It was one of the biggest scandals to hit a school in the history of, well, schools, but the early-aught embezzlement of the Long Island Roslyn school district mostly went forgotten until the newly released HBO movie Bad Education with Hugh Jackman and Allison Janney. And though the cable channel gussies things up in the name of drama and sexiness, its core tenets—a pair of trusted public servants who turned a less-than-stellar district into one of the top five in the nation while stealing millions—ring true and salacious enough that it's hard to look away.
Beneath it all, Bad Education is a secret journalism film, or at least one that understands the power of the press. It was the school paper that broke the story of Frank Tassone (here played by Jackman) and Pam Gluckin (Janney) funneling taxpayer funds into beach homes and face lifts, nice cars and expensive suits; national outlets followed after. Director Cory Finley and screenwriter Mike Makowsky spirit the student journo character Rachel (Geraldine Viswanathan) into existence to help us along, but her low-stakes position at a student paper turned high stakes pursuit of fact and truth is inspiring, even if she's ultimately a broad amalgamation.
Jackman, meanwhile, hits highs as a teacher led astray by fears of aging and image. In tandem with Janney's always remarkable skills, Bad Education sings. It's almost hard to hate them for what they do, particularly as we're constantly reminded that they got results, dammit! Ray Romano as school board president Bob Spicer makes sure we never forget it through real-life college admission stats and skyrocketing home prices in the school's district, and there's something about how neither Tassone nor Gluckin ever forgets a student or their interests that shows us they cared deeply once.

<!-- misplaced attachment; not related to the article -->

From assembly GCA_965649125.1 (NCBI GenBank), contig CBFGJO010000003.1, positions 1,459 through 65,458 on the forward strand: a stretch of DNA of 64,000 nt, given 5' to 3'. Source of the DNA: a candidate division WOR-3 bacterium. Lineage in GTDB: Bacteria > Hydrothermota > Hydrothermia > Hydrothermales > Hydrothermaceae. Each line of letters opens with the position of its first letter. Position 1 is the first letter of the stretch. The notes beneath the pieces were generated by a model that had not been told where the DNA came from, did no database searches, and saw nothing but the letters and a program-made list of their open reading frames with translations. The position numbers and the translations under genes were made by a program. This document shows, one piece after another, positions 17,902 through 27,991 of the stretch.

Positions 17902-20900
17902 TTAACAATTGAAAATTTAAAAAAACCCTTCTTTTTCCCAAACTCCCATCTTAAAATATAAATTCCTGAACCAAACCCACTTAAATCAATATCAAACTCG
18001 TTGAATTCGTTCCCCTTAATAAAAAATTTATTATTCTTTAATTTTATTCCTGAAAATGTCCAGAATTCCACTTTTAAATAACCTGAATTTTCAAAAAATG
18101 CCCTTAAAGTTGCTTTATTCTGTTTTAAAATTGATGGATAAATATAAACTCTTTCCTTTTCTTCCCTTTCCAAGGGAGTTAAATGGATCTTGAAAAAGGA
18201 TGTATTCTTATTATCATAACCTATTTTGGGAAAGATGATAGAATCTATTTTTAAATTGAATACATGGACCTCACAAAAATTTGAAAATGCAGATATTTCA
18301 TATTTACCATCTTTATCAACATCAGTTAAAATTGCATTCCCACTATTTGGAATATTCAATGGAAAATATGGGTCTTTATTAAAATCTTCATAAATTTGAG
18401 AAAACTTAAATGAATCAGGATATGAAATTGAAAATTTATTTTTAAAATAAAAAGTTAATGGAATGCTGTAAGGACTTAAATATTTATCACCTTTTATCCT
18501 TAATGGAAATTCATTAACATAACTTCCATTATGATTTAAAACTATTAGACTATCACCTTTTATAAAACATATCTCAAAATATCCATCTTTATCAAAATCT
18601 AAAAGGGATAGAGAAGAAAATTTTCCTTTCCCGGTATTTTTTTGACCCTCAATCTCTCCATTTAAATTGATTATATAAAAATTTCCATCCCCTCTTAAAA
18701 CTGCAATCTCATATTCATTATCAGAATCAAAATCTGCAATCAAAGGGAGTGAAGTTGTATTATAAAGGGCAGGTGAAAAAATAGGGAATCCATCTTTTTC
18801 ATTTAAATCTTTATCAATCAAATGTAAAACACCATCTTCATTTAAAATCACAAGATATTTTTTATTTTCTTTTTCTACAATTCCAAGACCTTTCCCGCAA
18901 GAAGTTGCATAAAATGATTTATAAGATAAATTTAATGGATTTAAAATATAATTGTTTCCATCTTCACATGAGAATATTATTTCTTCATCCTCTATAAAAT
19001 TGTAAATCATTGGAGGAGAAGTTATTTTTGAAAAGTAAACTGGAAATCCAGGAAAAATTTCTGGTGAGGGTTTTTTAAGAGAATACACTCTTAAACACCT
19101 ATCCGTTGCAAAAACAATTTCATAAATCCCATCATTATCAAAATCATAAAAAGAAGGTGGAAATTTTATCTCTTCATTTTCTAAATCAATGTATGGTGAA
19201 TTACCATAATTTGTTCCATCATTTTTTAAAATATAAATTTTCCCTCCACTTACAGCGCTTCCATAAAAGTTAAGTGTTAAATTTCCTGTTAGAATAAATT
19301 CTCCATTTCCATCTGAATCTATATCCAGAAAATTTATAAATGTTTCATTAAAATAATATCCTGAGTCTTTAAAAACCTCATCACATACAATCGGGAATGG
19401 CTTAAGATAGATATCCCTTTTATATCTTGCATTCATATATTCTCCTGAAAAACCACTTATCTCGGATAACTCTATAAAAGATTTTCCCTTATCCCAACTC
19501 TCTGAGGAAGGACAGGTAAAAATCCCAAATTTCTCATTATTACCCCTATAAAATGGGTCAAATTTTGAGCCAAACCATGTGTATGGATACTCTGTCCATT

There's a bit of teacher worship to be found as well, particularly through a stirring late-act speech wherein Jackman reminds us these people hold our hands and literally gift us with information through long hours and low pay—only to be forgotten by students climbing the ladder.
Of course, that's no reason to steal from a school, nor does it excuse meandering subplots that could have been covered through dialogue. Still, it's the Jackman/Janney duo we came to see, and they do not disappoint in what's otherwise a perfectly fine film.
+Jackman and Janney; journalism
-Stalls now and then; pointless side characters
Directed by Finley
With Jackman, Janney and Viswanathan
HBO, TV-MA, 103 min.